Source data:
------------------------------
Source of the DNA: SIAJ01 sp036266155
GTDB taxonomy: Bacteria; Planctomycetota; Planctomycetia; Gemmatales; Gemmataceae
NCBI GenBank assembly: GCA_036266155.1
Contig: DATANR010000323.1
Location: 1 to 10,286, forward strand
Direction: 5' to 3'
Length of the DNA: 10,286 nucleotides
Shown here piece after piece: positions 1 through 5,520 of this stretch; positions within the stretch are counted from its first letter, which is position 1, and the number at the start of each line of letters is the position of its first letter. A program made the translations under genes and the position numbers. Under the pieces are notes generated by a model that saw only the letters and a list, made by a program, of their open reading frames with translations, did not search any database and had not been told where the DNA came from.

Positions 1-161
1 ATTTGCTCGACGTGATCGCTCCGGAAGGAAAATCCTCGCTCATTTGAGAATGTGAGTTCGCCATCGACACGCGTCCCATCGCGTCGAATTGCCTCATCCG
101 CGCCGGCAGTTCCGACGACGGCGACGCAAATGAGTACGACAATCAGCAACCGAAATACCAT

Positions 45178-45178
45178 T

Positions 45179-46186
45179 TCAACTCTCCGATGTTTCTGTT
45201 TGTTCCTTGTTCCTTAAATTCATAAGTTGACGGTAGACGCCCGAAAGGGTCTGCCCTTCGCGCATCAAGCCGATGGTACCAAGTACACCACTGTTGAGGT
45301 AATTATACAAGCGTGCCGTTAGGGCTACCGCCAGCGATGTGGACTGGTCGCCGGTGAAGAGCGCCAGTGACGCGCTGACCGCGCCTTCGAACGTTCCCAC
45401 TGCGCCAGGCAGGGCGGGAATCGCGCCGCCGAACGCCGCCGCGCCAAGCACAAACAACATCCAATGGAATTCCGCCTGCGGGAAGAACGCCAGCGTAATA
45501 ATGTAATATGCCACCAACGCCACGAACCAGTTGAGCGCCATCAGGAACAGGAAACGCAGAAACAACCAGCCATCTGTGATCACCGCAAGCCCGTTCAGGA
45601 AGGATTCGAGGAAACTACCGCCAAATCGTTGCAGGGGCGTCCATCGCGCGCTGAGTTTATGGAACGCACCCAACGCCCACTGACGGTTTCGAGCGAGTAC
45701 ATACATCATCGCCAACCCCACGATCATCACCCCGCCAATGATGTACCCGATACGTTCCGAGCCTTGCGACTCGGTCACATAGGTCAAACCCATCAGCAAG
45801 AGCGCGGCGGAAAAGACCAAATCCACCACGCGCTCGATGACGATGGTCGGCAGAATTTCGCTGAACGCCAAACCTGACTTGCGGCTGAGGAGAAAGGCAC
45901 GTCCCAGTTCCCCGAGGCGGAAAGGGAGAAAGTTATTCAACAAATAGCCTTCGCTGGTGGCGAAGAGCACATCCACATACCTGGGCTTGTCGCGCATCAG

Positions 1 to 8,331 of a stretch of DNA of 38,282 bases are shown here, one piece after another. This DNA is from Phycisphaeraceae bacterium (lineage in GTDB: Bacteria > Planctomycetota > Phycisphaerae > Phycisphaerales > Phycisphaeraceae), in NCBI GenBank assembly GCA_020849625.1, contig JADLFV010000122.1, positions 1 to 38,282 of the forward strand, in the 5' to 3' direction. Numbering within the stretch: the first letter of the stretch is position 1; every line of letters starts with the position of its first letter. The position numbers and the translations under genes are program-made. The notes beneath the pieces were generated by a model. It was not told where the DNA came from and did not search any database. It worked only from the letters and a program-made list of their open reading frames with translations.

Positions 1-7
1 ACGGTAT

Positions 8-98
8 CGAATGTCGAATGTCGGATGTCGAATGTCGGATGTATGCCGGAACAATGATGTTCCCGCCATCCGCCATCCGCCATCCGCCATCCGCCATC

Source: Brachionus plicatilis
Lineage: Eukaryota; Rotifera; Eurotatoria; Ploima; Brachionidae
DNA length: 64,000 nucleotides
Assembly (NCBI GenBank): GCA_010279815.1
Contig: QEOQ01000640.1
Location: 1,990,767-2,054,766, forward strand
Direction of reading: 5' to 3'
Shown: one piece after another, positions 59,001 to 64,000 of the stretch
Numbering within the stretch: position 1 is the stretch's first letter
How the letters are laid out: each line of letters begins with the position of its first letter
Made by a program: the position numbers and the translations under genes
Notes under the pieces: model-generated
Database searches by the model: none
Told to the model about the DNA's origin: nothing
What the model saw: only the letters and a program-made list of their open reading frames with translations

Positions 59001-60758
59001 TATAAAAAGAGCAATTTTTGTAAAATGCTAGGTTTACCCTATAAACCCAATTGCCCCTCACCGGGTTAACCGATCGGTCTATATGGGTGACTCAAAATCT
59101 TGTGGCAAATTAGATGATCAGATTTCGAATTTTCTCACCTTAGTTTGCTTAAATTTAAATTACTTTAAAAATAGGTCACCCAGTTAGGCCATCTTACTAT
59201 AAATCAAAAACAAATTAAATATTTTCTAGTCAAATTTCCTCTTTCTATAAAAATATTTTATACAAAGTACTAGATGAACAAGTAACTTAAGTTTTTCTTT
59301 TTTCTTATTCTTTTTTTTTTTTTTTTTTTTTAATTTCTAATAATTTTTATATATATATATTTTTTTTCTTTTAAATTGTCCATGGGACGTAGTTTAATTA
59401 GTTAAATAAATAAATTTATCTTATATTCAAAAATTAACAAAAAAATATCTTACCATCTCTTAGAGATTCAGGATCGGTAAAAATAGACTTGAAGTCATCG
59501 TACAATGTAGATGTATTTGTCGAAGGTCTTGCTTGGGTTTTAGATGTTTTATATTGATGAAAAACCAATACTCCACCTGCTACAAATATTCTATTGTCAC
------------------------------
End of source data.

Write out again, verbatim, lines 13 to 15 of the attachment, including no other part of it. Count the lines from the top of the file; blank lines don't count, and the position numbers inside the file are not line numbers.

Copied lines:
45178 T

Positions 45179-46186
45179 TCAACTCTCCGATGTTTCTGTT